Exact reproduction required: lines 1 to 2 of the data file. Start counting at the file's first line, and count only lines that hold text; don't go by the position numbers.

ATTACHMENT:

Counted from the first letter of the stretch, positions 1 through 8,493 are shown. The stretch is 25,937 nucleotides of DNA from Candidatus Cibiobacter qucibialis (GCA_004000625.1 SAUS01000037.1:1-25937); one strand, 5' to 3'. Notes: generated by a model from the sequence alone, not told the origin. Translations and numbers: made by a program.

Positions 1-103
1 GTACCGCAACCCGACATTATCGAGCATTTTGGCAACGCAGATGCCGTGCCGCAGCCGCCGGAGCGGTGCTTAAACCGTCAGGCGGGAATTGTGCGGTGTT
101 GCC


Counted from the first letter of the stretch, positions 1 through 8,493 are shown. The stretch is 25,937 nucleotides of DNA from Candidatus Cibiobacter qucibialis (GCA_004000625.1 SAUS01000037.1:1-25937); one strand, 5' to 3'. Notes: generated by a model from the sequence alone, not told the origin. Translations and numbers: made by a program.

Positions 1-103